John Faso knows where the votes are.
He does not know where the fraud is
It’s as simple as that.
Faso, the Republican from Kinderhook now serving his first term in Congress representing the 19th District in New York, is a member of the House Agriculture Committee and has emerged as the chief proponent of a crackdown on what he portrays as widespread fraud and abuse in food stamps, officially known as the Supplemental Nutrition Assistance Program.
He knows that there is fraud because those who enforce the laws in his district tell him so.
He quotes sheriffs in the district as saying that “every drug dealer they arrest has a SNAP card in his pocket.” Faso even gets a laugh when he points out that drug dealing is a cash business.
In reality, as Columbia County Sheriff David Bartlett told a local reporter, “When we serve warrants, we do often find benefit cards on people. … If we can provide evidence, we pursue charges for defrauding the system.”
How often? How many get charged? How many get convicted? How many are charged with tax avoidance?
Nobody seems to know but that does not matter because Faso is not out for justice, he’s out for votes, appealing to those who supported him in the past by crusading as the guy who makes sure that those people who would cheat the hardworking taxpayer will not get away with it while he is in Washington.
So just how big is this problem that Faso is solving?
It turns out that the people who run the SNAP program have been on it for a while, have constantly improved their responses. According to the latest audited reports from the U.S. Department of Agriculture, the fraud rate was about 4 cents on the dollar in 1993 and had dropped to 1 cent by 2006.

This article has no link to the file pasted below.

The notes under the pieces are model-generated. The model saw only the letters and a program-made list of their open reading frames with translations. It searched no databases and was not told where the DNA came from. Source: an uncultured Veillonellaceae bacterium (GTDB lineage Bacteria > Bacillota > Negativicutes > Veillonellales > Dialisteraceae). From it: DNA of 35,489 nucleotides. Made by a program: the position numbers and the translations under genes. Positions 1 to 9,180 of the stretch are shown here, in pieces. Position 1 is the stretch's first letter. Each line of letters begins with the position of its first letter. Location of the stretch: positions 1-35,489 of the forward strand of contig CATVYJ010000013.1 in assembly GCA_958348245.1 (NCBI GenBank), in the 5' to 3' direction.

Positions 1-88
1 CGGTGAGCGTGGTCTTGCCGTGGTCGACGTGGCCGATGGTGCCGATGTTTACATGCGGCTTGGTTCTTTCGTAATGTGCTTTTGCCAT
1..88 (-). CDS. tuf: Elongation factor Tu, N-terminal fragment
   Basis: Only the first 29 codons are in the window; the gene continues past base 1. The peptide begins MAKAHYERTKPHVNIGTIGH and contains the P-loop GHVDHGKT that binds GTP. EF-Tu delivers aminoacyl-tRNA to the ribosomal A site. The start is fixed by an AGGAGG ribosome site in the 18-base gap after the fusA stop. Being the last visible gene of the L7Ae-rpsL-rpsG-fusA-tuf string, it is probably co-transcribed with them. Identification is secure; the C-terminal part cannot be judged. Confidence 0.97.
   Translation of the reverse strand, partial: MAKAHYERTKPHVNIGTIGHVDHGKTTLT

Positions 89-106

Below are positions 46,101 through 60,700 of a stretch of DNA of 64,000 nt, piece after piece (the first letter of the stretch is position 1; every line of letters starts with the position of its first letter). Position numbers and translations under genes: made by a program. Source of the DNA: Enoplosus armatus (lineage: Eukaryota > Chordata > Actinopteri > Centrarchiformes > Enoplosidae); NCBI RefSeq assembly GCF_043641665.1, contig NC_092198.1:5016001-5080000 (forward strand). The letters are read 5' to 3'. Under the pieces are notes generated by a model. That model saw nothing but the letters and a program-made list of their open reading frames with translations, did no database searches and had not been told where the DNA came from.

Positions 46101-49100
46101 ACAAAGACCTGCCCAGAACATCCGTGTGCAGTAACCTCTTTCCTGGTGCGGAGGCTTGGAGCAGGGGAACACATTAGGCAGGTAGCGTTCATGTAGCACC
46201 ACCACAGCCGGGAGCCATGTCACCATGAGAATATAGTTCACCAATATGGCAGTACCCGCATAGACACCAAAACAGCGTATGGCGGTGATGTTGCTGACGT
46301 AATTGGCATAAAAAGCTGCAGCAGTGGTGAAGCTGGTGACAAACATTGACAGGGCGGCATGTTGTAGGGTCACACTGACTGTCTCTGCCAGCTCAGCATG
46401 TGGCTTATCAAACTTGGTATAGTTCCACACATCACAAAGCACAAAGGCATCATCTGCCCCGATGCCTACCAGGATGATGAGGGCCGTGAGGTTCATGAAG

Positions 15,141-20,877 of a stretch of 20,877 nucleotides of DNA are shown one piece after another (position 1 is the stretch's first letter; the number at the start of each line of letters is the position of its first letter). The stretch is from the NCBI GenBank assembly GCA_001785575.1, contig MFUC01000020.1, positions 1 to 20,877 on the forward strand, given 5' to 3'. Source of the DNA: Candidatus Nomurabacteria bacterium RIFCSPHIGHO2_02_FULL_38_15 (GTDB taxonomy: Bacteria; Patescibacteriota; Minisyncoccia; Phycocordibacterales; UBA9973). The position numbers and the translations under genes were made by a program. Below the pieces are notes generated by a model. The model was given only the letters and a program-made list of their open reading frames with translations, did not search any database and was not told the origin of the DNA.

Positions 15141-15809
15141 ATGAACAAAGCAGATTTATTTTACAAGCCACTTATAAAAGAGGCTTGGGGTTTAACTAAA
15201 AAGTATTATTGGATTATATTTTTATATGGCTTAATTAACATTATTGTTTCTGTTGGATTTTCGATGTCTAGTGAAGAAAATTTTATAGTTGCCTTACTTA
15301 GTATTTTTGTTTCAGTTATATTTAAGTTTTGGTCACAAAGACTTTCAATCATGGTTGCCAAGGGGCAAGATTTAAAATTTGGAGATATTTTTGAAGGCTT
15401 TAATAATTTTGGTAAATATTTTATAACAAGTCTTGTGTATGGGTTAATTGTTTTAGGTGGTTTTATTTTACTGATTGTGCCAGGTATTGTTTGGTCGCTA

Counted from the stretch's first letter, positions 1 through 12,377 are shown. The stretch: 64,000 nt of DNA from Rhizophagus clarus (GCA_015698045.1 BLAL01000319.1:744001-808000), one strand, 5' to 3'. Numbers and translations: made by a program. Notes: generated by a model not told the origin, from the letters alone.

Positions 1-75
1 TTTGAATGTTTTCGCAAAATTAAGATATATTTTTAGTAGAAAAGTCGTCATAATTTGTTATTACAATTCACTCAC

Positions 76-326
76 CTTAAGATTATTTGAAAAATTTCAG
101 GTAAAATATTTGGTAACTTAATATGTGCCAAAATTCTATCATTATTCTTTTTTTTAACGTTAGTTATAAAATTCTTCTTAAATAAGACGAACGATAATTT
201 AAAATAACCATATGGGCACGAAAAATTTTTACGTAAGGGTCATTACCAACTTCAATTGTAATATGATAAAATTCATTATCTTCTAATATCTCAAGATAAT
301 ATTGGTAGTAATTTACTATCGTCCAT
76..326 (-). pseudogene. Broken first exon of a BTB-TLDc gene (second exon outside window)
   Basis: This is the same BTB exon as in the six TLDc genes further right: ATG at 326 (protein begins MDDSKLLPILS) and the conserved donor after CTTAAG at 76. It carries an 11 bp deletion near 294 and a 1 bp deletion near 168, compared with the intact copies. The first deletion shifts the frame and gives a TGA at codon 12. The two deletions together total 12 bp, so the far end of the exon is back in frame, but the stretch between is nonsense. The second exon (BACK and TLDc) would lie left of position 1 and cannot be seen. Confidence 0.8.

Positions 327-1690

And if Faso is interested in more detail, as a member of the Agriculture Committee he should know about the work of the Office of the Inspector General of the Department, about the 4,500 undercover investigations, the 1,400 stores permanently disqualified from participation, the hundreds of convictions including some with multi-year jail sentences and the $50 million-plus recovered.
As for his parallel crusade to get more people to work before they get help, he should know that even in his district more than half of the recipients are disabled or elderly and that 40 percent already hold a job.
Yet if he has his way, they will have to jump through more bureaucratic hoops to keep receiving groceries, an odd demand from someone who claims to want to get government off the backs of the people.
Yes, there is fraud. Yes, the Ag Department is fighting it. Yes, it is doing a very good job.
But that’s not what Faso is after. He wants votes and if it takes a bit of grandstanding, a Trump-like crusade with a solution that takes a toll not on the criminals who are already under scrutiny but the 44 million Americans with low incomes, the majority women and children, well that’s just so much collateral damage.